Oh Promise Me
So many things that Prime Minister Stephen Harper and Republican presidential candidate John McCain have in common. But I won't write a 5,000 word post today. So let's just focus on one: abortion, and a woman's right to control her body.
As I write in today's treeware column:
Ah, female voters. Can't win with them. Can win without 'em.
Of course, not all women south of the border are white and/or angry. Many indeed are thrilled at the prospect of Barack Obama's winning the presidency.
Others, those who agree that women's reproductive rights should be curtailed and that First Ladies should be seen and not heard, are sure to vote for John McCain. Never mind how McCain dumped his devoted first wife for his much younger and very wealthy second, whom he would go on to publicly denounce with the c-word.
And no, we're not talking "Cindy."
Despite many differences between the U.S. and Canadian political pictures, there are some scary parallels, no thanks to how Stephen Harper's Conservative government marches in lockstep with the Bush administration on military spending, the environment and foreign policy.
And, with Conservative MP Ken Epp's sneaky Bill C-484 in the works, and the government's determination to see its so-called Unborn Victims of Crime Act passed, it's evident that the PMO's position on a woman's right to choose is not very different from the Oval Office's.
This would explain the naked pitch for women voters last week made by the federal Liberals.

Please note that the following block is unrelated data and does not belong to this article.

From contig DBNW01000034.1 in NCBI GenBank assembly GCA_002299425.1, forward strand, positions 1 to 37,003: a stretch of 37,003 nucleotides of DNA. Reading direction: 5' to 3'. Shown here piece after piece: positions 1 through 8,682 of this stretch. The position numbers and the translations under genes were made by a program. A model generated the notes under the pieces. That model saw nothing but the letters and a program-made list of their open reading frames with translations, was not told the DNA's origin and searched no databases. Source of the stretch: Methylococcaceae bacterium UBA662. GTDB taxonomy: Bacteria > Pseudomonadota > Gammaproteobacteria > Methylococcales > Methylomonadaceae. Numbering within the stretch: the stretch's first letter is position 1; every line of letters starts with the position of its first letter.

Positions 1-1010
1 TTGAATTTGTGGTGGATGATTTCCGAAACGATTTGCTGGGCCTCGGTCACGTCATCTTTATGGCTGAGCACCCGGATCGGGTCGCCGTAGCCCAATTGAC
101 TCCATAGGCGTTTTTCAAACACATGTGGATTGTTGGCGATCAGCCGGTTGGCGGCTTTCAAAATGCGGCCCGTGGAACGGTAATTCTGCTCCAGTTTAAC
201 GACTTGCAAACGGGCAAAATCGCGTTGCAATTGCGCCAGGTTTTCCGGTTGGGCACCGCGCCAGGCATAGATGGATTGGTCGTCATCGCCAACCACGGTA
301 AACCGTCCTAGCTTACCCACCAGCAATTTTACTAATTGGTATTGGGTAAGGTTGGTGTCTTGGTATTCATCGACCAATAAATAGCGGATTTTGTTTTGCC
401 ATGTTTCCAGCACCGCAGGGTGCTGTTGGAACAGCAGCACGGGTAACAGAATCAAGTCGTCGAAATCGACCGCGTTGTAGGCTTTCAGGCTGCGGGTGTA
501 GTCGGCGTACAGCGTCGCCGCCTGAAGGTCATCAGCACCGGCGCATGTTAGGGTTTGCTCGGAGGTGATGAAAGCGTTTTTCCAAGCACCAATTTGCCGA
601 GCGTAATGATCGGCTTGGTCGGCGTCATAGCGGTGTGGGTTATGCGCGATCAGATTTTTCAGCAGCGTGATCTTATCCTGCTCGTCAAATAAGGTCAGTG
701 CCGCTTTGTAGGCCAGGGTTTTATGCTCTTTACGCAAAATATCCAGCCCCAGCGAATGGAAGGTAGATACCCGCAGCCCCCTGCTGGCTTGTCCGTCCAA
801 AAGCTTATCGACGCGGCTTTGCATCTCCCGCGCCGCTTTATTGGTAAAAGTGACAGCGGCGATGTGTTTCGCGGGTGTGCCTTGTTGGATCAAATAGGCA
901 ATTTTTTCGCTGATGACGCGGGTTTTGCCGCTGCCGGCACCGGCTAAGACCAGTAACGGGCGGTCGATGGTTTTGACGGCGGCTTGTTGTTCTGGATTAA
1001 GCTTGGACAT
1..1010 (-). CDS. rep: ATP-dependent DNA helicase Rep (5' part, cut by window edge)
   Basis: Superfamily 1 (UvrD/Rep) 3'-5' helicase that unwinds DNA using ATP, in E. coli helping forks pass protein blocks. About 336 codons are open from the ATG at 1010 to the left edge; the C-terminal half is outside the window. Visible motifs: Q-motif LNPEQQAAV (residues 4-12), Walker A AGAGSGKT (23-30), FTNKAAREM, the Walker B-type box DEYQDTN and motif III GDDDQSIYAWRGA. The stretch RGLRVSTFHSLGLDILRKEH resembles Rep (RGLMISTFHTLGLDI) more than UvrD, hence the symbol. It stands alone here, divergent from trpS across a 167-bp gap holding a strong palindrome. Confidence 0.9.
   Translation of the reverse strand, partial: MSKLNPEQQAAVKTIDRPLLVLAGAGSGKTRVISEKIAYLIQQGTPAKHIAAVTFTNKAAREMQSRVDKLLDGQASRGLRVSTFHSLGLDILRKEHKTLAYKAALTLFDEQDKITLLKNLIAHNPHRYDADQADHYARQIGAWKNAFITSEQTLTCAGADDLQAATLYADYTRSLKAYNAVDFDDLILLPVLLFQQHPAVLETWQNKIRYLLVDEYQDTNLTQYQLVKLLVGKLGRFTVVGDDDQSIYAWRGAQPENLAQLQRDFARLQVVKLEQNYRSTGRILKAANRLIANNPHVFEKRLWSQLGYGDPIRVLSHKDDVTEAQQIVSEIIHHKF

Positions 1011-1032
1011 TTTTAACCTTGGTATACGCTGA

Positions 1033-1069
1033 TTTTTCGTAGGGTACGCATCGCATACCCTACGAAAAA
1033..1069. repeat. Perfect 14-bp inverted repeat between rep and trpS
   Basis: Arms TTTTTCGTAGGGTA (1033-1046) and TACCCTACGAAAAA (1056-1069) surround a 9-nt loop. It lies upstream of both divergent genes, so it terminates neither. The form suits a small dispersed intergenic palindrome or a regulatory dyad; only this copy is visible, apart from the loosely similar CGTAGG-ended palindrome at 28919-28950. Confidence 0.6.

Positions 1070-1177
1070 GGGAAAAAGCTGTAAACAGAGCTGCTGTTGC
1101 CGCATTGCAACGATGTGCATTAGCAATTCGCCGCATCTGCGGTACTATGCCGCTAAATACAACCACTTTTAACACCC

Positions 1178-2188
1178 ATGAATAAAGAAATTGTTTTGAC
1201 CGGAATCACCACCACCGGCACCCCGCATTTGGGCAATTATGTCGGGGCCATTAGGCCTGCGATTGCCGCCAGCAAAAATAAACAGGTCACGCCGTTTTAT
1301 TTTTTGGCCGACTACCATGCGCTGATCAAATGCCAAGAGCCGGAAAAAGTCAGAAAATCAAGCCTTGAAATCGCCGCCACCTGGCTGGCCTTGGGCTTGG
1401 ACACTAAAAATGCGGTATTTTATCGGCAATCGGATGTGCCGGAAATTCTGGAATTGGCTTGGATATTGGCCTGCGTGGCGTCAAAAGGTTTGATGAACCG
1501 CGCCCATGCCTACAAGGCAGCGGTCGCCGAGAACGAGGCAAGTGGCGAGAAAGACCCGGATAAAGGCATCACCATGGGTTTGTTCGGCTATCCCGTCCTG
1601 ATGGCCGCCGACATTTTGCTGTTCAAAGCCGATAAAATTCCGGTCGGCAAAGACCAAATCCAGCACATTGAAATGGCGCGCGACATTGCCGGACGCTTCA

Party leader Stéphane Dion declared that he would stop C-484 from passing – although it's a mystery how he can make the 28 caucus members who stood with the Conservatives when it sailed through second reading change their votes.
Dion's promise was made at a news conference announcing that, if elected, his government would establish a Commissioner of Gender Equality, who would act independently, much like the Auditor General, Chief Electoral Officer or Official Languages Commissioner, "to ensure that legislation and policies of the Government of Canada are examined with an equality lens" as well as "to audit federal government departments for gender-based analysis" and "examine existing programs and policies for their gender equality."
Yeah, well, I'll believe it when I see it. Because, Lord knows we need it. That's because government is already too much filtered through a male lens, mostly because the majority of politicians and top bureaucrats are of the XY-persuasion.
There's been a lot of misinterpretation of this, including from the usual ultra con and feminists=feminazis sources. They don't get it. Why not have an independent commissioner who can look at legislation and policy and go, ''Hmmm, this is great for men, but what does it do for women, and their children?''
That's what the announcement is about. But then, the Libs have been going on about this for more than a decade. My guess is, if they're ever elected, it ain't gonna happen.
One last thing: This is John McCain's stance on a woman's reproductive rights in words.
For those who prefer the movie version ...
Don't think it's too different from many Conservative MPs.